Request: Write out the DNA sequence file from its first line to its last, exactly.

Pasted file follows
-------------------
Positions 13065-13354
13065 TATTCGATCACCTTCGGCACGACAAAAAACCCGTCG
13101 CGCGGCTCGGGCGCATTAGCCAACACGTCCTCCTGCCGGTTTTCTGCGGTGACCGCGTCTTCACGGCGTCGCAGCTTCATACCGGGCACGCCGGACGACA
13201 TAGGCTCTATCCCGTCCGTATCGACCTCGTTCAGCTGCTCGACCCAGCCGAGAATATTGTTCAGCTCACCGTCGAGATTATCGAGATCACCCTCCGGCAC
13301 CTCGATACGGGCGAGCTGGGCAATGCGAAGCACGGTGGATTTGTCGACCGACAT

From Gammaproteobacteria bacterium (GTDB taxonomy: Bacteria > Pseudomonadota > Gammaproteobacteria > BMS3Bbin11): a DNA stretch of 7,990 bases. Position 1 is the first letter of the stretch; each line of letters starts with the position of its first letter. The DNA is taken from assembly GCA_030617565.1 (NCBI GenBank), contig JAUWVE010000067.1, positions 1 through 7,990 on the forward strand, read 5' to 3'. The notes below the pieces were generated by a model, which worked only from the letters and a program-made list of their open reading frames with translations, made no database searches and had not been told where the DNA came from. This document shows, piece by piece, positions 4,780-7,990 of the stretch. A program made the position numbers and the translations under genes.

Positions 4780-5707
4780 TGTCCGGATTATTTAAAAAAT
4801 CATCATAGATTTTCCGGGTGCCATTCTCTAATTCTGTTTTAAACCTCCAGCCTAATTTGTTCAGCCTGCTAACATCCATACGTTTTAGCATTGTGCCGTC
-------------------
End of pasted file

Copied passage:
Positions 13065-13354
13065 TATTCGATCACCTTCGGCACGACAAAAAACCCGTCG
13101 CGCGGCTCGGGCGCATTAGCCAACACGTCCTCCTGCCGGTTTTCTGCGGTGACCGCGTCTTCACGGCGTCGCAGCTTCATACCGGGCACGCCGGACGACA
13201 TAGGCTCTATCCCGTCCGTATCGACCTCGTTCAGCTGCTCGACCCAGCCGAGAATATTGTTCAGCTCACCGTCGAGATTATCGAGATCACCCTCCGGCAC
13301 CTCGATACGGGCGAGCTGGGCAATGCGAAGCACGGTGGATTTGTCGACCGACAT

From Gammaproteobacteria bacterium (GTDB taxonomy: Bacteria > Pseudomonadota > Gammaproteobacteria > BMS3Bbin11): a DNA stretch of 7,990 bases. Position 1 is the first letter of the stretch; each line of letters starts with the position of its first letter. The DNA is taken from assembly GCA_030617565.1 (NCBI GenBank), contig JAUWVE010000067.1, positions 1 through 7,990 on the forward strand, read 5' to 3'. The notes below the pieces were generated by a model, which worked only from the letters and a program-made list of their open reading frames with translations, made no database searches and had not been told where the DNA came from. This document shows, piece by piece, positions 4,780-7,990 of the stretch. A program made the position numbers and the translations under genes.

Positions 4780-5707
4780 TGTCCGGATTATTTAAAAAAT
4801 CATCATAGATTTTCCGGGTGCCATTCTCTAATTCTGTTTTAAACCTCCAGCCTAATTTGTTCAGCCTGCTAACATCCATACGTTTTAGCATTGTGCCGTC